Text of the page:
First, to nobody’s surprise, everyone using the actual testosterone gel did show a measurable increase in T levels.

Sexual energy and function: men in the testosterone group seemed better during the first weeks of the study, but by the end of the study there was no difference between them and the placebo group. There was no explanation for this. I think the “You can’t fool Mother Nature” rule applies.

Cognitive function: there was no difference between the two groups in several tests of mental functioning.

Heart disease: the researchers began by taking baseline CT (computerized tomography) images of the coronary arteries in all men. One year later, there were no heart attacks in either group, but compared to the placebo group the T-taking men had narrower arteries and more plaque buildup (though not calcified plaque) than the placebo gel group. In the long run, non-calcified plaque leads to calcified plaque and this finding alone may be enough to warrant a death knell for testosterone.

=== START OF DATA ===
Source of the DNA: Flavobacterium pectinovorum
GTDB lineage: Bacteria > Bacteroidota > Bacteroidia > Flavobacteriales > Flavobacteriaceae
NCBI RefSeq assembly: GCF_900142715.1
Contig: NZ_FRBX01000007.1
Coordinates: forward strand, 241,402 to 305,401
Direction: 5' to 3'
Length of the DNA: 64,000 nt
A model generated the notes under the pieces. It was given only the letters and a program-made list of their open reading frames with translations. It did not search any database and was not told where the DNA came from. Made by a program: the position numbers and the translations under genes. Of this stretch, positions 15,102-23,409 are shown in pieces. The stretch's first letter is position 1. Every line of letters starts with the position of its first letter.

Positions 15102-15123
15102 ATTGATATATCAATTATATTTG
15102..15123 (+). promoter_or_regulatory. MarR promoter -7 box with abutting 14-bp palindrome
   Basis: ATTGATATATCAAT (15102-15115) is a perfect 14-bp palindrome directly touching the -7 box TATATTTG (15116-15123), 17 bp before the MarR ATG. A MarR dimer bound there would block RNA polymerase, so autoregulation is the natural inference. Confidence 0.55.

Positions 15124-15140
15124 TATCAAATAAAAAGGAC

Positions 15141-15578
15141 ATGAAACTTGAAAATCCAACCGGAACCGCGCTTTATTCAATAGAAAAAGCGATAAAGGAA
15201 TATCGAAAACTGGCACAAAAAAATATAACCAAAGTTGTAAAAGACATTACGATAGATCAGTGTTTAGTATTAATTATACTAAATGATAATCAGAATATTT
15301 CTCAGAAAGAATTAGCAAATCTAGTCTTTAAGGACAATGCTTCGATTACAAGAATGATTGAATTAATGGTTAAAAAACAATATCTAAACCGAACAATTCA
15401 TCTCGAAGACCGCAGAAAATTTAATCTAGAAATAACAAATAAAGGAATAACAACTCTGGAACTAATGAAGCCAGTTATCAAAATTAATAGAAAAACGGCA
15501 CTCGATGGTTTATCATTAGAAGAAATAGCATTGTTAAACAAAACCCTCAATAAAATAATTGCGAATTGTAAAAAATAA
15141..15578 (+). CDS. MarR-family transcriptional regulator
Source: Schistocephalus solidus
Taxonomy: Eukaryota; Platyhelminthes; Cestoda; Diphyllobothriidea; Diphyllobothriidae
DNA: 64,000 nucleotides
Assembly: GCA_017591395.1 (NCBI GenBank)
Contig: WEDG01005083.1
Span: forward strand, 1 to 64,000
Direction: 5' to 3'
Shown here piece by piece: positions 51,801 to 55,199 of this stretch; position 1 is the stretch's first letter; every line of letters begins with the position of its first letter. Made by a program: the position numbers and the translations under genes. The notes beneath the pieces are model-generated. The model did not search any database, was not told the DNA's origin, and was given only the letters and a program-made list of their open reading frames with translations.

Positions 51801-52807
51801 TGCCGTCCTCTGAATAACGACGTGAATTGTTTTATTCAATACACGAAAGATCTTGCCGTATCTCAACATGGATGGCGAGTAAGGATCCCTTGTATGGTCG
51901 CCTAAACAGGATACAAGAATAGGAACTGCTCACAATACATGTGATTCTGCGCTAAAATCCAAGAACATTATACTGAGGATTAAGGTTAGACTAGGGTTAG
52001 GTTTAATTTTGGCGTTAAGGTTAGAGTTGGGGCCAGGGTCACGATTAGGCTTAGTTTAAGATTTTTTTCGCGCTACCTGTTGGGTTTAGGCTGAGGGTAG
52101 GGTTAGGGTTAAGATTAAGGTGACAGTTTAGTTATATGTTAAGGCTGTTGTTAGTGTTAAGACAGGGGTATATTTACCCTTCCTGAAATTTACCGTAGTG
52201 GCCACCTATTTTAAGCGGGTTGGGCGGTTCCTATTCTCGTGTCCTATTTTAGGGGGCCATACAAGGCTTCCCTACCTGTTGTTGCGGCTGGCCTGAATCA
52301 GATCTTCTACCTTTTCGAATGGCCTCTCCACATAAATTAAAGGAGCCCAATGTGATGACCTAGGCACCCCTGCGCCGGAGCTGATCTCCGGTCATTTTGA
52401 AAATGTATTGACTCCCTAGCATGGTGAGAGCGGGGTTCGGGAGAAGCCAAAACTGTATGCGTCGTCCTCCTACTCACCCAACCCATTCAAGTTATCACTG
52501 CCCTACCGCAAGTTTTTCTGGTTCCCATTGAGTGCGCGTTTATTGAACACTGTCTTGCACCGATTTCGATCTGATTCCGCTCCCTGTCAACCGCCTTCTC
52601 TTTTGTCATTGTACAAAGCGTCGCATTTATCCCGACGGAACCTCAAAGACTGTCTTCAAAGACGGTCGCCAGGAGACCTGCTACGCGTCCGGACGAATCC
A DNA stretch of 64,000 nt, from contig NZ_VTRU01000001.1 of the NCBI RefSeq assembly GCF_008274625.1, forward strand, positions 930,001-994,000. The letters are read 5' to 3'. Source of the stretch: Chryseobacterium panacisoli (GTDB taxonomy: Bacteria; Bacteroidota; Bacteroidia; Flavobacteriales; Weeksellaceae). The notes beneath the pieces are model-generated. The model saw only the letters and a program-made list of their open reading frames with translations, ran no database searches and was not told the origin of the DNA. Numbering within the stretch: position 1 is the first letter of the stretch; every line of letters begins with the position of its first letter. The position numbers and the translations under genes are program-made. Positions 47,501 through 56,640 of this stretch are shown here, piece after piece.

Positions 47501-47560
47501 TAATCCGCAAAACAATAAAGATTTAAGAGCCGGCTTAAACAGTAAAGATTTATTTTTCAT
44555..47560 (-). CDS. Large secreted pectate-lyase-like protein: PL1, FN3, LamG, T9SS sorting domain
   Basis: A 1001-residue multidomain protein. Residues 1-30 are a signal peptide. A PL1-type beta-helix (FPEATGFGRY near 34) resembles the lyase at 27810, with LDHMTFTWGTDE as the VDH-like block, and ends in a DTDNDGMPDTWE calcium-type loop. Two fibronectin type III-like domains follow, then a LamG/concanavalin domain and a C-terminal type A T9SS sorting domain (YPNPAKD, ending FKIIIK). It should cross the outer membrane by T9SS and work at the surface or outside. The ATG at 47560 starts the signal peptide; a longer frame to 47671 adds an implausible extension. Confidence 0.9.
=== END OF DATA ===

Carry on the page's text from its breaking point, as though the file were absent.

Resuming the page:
Bone strength: there was improved bone density in the testosterone group, but not enough to warrant use of testosterone for male osteopenia (low bone mineral density), which is rare in itself.

Blood count: there was a mild increase in hemoglobin (red blood cell) levels of the testosterone group. This is a known effect of testosterone, but again not clinically useful.

The conclusion is simply this: as a man ages, his testosterone slowly falls, but without the overt misery many women experience with their drop in estrogen. The alleged benefits of using testosterone to increase your numbers from low to high are little more than smoke and mirrors, and with the changes in coronary arteries quite possibly dangerous.